As if Planned Parenthood, whom they love and favor takes hundreds of millions of dollars to spread their vile propaganda and destroy over 300,000 human lives, each and every year, since 1973, doesn’t take the money.

There is something deeply personal about the movie that touched me deeply.

I liked the people in it, even Hannah’s natural mother, actress Shari Rigby who rejects her a second time.

One of the movie’s most poignant moments that the NY Times failed to mention occurred during an out-take interview after the film.

When Rigby was offered the role, she wanted to know, how did you know?’ 

Shari Rigby Picture

How did they know? 

She had done the same thing as her character and was still suffering for her choice.

The film acted as a sort of catharsis where she could finally forgive herself as her screen daughter did in the end.

There are also wonderful performances by Hannah’s father, who had his own issues with her.

Her boyfriend, who obviously loved and respected her, treated her like a lady when they were forced to share a motel room for lack of funds.

Both actors radiated desire and conflict and in the end chastity won and they were both the better for it.

Though she was a Baptist in the movie, she learns the true meaning of forgiveness from a Catholic priest in a cathedral that she just wandered into.

Like the characters in Downton Abbey, these were mostly good people, who were tempted, did wrong and punished themselves.

In the end they all got down on their knees figuratively and opened their hearts for forgiveness and guidance.

Hollywood does not make movies like October Baby.

Their benefactors would laugh them out-of-town.

They would rather lose money on something that appeals only to our prurient natures.

I don’t see how people like that sleep at night!

That’s why I want to surround myself with morally good people and not just some self-proclaimed Good Nazis.

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6 Comments »

  1. Let’s hope and pray that October Baby touches the
    hearts of many. Perhaps it will influence people to defend all human life and also value and promote chastity.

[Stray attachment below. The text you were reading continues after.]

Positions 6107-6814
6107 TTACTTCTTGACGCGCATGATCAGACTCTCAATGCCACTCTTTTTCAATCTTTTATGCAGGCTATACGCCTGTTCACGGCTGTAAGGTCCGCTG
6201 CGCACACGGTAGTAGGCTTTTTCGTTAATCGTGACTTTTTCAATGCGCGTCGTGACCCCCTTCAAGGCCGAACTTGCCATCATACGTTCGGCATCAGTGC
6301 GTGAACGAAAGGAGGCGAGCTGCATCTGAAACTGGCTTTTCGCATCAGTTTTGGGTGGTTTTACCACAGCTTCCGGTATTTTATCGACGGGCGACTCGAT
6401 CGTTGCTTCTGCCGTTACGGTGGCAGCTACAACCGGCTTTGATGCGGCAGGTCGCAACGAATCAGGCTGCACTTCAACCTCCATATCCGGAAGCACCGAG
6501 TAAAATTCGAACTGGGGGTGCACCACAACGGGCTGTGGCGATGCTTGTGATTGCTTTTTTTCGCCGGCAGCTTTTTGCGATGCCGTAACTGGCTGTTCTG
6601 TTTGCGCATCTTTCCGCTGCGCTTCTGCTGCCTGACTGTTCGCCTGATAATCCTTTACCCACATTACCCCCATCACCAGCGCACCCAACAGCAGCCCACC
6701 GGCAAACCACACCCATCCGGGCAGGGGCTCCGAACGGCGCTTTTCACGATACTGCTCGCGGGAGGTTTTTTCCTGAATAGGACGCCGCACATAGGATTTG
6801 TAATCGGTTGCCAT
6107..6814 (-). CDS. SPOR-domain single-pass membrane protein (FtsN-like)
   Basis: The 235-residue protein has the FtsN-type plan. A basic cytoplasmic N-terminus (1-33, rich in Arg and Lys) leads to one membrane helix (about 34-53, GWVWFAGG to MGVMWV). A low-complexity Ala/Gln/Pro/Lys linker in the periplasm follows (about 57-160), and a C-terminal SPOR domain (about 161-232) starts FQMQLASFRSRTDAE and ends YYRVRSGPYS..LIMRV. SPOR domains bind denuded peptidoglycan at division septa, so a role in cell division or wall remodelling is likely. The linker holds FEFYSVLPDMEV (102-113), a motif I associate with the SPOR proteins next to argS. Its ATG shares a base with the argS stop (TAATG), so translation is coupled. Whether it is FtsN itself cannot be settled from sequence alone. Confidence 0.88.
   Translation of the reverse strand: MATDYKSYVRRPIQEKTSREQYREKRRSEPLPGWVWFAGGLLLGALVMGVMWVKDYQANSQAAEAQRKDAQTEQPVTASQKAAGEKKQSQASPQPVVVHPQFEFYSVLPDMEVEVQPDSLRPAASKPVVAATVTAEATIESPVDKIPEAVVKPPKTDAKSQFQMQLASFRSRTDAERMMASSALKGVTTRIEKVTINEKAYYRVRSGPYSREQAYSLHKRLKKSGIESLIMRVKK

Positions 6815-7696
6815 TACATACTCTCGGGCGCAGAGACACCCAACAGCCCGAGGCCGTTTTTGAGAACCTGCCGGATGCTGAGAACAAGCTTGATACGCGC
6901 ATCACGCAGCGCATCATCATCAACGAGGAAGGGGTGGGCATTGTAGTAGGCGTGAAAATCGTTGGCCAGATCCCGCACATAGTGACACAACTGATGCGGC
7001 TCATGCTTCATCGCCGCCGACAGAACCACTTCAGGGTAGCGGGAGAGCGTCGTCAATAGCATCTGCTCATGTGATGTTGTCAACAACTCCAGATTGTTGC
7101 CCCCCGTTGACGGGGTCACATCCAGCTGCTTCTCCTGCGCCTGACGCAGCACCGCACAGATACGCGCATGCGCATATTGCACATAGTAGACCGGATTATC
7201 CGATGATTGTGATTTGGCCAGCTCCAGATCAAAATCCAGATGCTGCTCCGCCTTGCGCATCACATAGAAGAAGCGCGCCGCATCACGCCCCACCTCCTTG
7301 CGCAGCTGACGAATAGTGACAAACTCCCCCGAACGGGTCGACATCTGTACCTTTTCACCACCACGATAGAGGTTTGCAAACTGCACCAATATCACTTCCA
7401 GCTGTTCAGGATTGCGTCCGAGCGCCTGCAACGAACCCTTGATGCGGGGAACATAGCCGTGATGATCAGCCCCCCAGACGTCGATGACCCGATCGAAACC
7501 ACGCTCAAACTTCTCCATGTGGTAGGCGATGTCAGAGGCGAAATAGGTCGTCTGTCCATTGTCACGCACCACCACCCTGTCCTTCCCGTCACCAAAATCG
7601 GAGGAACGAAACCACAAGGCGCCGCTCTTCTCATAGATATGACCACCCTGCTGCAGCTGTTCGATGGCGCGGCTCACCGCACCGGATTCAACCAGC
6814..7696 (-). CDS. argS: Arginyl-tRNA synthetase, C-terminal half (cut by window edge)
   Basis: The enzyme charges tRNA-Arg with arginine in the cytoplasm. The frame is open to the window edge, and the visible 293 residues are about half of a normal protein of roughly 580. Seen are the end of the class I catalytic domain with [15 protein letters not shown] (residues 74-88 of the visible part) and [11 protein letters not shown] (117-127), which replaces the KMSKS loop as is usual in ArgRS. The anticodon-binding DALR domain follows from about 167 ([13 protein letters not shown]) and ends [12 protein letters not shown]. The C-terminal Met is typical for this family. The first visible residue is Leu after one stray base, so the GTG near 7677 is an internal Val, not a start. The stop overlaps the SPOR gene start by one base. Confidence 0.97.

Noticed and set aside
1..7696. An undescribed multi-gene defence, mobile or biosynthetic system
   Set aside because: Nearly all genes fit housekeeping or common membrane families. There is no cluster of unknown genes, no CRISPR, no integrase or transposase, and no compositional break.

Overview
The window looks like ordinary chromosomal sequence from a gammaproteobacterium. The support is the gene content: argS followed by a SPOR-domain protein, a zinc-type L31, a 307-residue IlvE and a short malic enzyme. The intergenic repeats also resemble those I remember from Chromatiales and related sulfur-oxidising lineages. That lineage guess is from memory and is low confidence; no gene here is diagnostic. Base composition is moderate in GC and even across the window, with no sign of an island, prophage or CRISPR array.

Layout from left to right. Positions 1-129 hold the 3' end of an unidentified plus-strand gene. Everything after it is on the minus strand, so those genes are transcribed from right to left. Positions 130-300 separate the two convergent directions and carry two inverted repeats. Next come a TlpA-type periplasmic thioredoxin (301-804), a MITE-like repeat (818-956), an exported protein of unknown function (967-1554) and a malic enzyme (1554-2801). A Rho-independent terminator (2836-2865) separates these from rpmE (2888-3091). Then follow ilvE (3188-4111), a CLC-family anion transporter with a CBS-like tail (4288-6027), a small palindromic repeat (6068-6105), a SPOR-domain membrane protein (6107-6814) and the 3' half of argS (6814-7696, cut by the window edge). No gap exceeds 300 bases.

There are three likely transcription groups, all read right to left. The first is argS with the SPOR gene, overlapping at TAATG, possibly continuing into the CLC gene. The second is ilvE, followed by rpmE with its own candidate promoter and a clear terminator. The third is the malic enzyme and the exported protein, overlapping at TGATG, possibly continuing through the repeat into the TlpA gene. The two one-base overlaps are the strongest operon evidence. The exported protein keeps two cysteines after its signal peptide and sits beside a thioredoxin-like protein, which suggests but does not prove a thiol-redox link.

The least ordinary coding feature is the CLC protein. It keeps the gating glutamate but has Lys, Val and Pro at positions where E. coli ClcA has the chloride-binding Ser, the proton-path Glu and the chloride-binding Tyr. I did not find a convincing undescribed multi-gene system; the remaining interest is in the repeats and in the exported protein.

No matter what Planned Parenthood and other pro-choice/pro-abort organizations tell us we know that
    a woman will never be the same after having an abortion. Such women are to be pitied and prayed for.

    Men, in later years, have regrets as well.

    MF

    Comment by MF — April 12, 2012 @ 2:37 pm

    • Don’t be too patronising MF: God knows where those mothers are, the fathers too.
      Many clergy, paid for by them too in some instances, whether we like it or not.

      Comment by L. Newington — April 13, 2012 @ 4:31 am

  2. An abortion by a woman is a desecration of the most important person on earth, a mother.

    Comment by Jim Vondras — April 13, 2012 @ 2:30 am

  3. I recall seeing the documentary on ‘The good Nazi’ Albert Speer, but can’t recall my thoughts at the time.
    What I do recall, is the painting by
    artist Gottfried Helnwein, The Epiphany {Adoration of the Magi}.
    Propaganda of the Third Reich: blonde Nazi soldiers and Aryan Mary and Christ.
    The history of the artist is quite compelling too.

    Comment by L. Newington — April 13, 2012 @ 4:25 am

  4. Lord be merciful to me a sinner. I agree that many people think of themselves as good. What is good? I ask the Lord to let me see myself as HE sees me and then I wait. Hopefully He will be gentle and reveal a little at a time. Pax

    Comment by Mary B. Lachney — April 14, 2012 @ 6:42 pm

    • Hopefully by a well formed conscience Mary, if not by the institutional church, which seems to have lost it’s guidance, but by searching the scriptures for yourself.

      Comment by L. Newington — April 15, 2012 @ 9:16 pm


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About author

After graduating from Holy Cross, Bill Borst earned an MA in Asian History from St. John's University and a Ph.D in American History from St. Louis University. (1972) A former New Yorker, he taught for many years in the St. Louis area, while also hosting a weekly radio show on WGNU from 1984-2006. He currently is a regular substitute for conservative Phyllis Schlafly on KSIV radio. (1320) He is the author of two books on social history, "Liberalism: Fatal Consequences," and "The Scorpion and the Frog: A Natural Conspiracy." He just retired as the Features editor of the Mindszenty Foundation Monthly Report. In his 11 years from 2003-2013 he wrote nearly 130 essays on Catholic culture and world affairs. Many in St. Louis also know him as the "Baseball Professor," because of a course that he offered at Maryville College from 1973-74. It was arguably the first fully-accredited baseball history course in the Midwest.The author of several short books on the old St. Louis Browns, he started the St. Louis Browns Historical Society in 1984. In 2009 his first two plays were produced on the local stage. "The Last Memory of an Ol' Brownie Fan," ran six performances at the Sound Stage in Crestwood and "A Perfect Choice" ran for two performances at the Rigali Center Theater in Shrewsberry. His third play, "A Moment of Grace," ran six performances at DeSmet High School in January of 2011with First Run Theater in January of 2011. He is currently working on a 4th play, "A Family Way," which is a comedy about a happy dysfunctional family. He can reached at bbprof@sbcglobal.net